Circling the Sun – Will the Real Beryl Markham Please Stand Up

9780345534187_p0_v2_s192x300When I started reading Paula McClain’s Circling the Sun, the story got lost in the characters and my dim memory of the movie “Out of Africa.”  Before continuing, I sought more information on the famous aviatrix Beryl Markham in the biography Straight on Till Morning by Mary S. Lovell and in Markham’s memoir West With The Night.  The information did not always match, confirming my long held suspicion of memoirs. Biographers with their long list of references can usually be trusted to be more objective than doctored memories and withheld secrets in memoirs, and novelists with poetic license can create a mythical heroine who may not have actually existed.

In an article for Town and Country – An Insanely Glamorous Love Triangle  – Paula Mc Clain confirmed Lovell’s biographical facts and provided a succinct summary of Beryl Markham’s early life and background – a good grounding for reading the fictionalized version she created in Circling the Sun.  In her biography of Markham, Lovell’s accounting of the facts has the flavor of documentation, as she peppers her text with quotes from her well-researched resources. She includes excerpts from letters and her impressions from interviewing the elderly Markham – perhaps not the most reliable source.  Together, the biography and the article gave me what I needed.  Understanding Beryl Markham’s real life made the fiction more enjoyable and understandable.

Although Lovell’s biography clearly outlined the key dramatic events shaping the life of Beryl Markham, McClain offers a sympathetic and sometimes softened view, suggesting motivations and conflicts inside the minds of the characters.  When I read McClain’s narrative describing Beryl’s first marriage at the age of sixteen to a rich thirty year old landowner in Africa, I remembered Lovell’s clear references to the trade her father had made in bartering her for money needed for his farm.  When Beryl proclaims she is still a virgin into the third week of her marriage in Circling the Sun, I remembered Lovell’s references to Beryl’s desire for sex in and out of her marriages – a fact McClain capitalizes on later in the novel when she imagines Beryl’s sexual awakening.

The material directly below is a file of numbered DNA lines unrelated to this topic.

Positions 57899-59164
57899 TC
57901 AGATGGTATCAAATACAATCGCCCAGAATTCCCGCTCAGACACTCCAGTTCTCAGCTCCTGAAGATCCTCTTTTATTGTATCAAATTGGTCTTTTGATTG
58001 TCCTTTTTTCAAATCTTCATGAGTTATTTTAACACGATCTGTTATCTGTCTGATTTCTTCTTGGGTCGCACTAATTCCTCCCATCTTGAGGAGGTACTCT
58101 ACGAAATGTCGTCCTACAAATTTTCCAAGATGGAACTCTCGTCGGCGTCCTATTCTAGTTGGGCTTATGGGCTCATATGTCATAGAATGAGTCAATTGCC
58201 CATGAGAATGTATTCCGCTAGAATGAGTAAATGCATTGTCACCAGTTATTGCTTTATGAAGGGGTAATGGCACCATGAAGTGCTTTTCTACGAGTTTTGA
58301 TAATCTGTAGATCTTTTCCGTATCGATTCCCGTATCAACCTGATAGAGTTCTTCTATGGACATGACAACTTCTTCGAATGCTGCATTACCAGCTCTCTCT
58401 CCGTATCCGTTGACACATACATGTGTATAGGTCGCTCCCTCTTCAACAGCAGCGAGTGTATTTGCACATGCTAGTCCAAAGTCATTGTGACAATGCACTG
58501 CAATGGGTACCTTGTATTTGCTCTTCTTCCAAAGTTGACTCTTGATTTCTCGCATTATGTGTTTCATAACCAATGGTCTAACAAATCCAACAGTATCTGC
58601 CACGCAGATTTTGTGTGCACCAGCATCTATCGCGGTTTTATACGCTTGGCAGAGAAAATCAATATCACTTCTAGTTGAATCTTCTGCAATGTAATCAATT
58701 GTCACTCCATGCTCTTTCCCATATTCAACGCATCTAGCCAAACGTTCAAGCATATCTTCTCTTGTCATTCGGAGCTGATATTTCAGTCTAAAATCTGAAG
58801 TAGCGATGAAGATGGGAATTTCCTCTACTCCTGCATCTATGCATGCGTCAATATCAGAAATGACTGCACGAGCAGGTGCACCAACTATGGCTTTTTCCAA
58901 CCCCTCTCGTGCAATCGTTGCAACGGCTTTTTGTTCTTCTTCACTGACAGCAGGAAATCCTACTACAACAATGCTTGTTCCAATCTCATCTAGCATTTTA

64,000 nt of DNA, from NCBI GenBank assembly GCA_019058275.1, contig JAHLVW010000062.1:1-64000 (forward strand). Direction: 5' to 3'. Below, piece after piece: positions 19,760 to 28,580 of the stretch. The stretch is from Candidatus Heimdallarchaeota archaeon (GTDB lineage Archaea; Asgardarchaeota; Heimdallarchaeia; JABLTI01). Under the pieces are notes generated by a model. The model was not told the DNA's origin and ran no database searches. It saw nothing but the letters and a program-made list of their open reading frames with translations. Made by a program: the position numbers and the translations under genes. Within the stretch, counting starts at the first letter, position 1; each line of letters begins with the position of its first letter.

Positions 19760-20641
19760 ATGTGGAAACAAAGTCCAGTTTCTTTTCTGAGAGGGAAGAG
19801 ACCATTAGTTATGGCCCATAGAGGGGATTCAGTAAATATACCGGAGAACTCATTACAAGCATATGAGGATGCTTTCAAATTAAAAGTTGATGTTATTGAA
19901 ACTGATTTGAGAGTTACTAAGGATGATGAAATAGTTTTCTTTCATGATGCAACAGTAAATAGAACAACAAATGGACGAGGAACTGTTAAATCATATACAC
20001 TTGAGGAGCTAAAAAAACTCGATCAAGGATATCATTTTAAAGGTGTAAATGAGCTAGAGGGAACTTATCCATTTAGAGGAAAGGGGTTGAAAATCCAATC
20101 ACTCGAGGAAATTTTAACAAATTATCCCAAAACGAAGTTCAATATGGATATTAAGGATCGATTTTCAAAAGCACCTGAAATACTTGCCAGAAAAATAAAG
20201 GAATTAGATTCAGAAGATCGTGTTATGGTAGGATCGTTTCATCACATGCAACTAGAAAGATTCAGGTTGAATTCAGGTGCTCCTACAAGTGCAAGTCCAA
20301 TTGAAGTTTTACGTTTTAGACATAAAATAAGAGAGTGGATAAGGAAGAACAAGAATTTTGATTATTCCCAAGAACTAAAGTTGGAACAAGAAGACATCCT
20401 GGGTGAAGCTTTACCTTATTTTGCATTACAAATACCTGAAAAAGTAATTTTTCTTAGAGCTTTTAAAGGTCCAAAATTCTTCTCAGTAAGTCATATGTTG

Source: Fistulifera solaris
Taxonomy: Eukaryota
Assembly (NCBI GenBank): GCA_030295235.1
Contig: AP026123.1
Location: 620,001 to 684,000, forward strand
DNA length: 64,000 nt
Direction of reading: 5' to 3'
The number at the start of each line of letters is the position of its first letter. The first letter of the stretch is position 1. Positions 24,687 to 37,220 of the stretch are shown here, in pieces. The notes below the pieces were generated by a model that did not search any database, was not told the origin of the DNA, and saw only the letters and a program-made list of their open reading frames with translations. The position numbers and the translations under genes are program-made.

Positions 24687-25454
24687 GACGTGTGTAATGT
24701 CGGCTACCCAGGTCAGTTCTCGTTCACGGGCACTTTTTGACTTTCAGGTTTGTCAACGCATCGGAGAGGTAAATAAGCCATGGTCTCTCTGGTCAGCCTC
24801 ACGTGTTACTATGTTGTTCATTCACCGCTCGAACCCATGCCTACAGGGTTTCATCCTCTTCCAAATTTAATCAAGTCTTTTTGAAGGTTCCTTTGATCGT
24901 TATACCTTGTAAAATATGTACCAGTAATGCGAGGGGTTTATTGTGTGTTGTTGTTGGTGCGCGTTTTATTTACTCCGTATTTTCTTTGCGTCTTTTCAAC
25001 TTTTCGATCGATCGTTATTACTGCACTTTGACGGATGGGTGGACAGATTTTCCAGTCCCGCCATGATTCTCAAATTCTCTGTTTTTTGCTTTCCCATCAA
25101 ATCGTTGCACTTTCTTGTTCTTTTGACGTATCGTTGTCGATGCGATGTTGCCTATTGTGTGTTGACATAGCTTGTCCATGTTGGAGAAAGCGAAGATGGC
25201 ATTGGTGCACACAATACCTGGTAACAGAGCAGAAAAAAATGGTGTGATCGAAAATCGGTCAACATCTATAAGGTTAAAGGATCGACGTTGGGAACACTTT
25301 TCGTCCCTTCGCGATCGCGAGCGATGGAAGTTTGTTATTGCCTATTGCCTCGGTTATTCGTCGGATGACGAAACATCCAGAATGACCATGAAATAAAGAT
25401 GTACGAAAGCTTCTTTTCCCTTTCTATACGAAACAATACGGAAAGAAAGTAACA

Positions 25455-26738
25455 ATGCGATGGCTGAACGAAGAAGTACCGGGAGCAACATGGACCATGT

Like no other life event, four year old Beryl being abandoned by her mother shaped her outlook on life, molding her interaction with others – especially her father – and ultimately forming her fierce spirit.  McClain projects how this trauma continued to haunt Beryl and influence her decisions. Throughout the novel McClain expanded on life events with imaginative and sometimes scintillating details – Beryl’s relationship with the brother of the Prince of Wales (whose baby was it really?), the commonplace extramarital affairs (Are you married or do you live in Kenya?), and, of course, the steamy story behind the beautiful Danish baroness – Karen Blixen – and her sexy womanizing husband Denys Finch Hatton (played by Robert Redford in the movie). Although McClain has Beryl Markham narrating her tale from the cockpit of her Vega Gull airplane, the record-breaking 1936 trip across the ocean is only a blip in her story.

Hemingway, whose appraisal of Markham’s writing skills inadvertently triggered  the success of Beryl Markham’s memoir in its second edition, had met her in Africa and commented in a letter to his publisher: “…this girl, who is to my knowledge very unpleasant and we might even say a high-grade bitch…” McClain’s fictionalized Beryl Markham is not as unpleasant as she may have been in life, but wouldn’t we all prefer to be immortalized as a sexy adventurer and a feminine icon?  The facts of her life as noted by Lovell are amazing in themselves: Beryl Markham was “a famous aviatrix who was brought up on an African ranch, {became} a professional horse trainer, learned to fly, and for years operated a sort of air taxi service for African hunters…” And she probably didn’t care if people liked her or not.

 

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